An audacious move to privatize the web -- and one that, if successful, will probably have more negative implications for Firefox and Safari than IE
Google executives have expressed concern that existing browsers might fail to support the sort of new Web-based applications they want to develop as they seek to expand the company's influence beyond search. By building its own Web-browsing software, Google is ensuring that it will have a platform for its Internet services that needn't conform to other companies' standards.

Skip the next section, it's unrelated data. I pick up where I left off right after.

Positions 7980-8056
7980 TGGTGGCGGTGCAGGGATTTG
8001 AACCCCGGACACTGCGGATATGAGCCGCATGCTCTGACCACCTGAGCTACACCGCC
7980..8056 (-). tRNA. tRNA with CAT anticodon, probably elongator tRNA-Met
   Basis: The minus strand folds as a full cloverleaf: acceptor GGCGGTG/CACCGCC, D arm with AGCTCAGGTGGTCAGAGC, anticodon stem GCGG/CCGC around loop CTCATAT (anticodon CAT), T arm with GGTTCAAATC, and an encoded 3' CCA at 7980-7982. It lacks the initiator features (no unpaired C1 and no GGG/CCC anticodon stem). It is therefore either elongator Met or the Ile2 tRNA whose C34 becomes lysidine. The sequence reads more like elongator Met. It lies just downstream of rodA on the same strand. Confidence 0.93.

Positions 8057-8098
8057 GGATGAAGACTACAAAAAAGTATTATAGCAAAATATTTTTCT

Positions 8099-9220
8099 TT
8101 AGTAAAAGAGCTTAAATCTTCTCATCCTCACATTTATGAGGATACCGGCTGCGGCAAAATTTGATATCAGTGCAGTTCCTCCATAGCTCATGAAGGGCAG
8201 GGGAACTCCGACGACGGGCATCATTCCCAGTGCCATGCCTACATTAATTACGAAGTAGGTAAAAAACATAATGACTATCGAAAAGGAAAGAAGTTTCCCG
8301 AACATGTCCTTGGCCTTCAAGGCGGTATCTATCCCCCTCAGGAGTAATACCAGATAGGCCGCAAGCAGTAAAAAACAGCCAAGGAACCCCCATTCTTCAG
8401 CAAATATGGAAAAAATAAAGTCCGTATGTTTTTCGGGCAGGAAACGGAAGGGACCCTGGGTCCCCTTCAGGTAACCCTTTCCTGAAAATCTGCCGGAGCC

"We realized that the web had evolved from mainly simple text pages to rich, interactive applications and that we needed to completely rethink the browser," wrote Sundar Pichai, a Google vice president of product management, on the company site. "What we really needed was not just a browser, but also a modern platform for web pages and applications, and that's what we set out to build."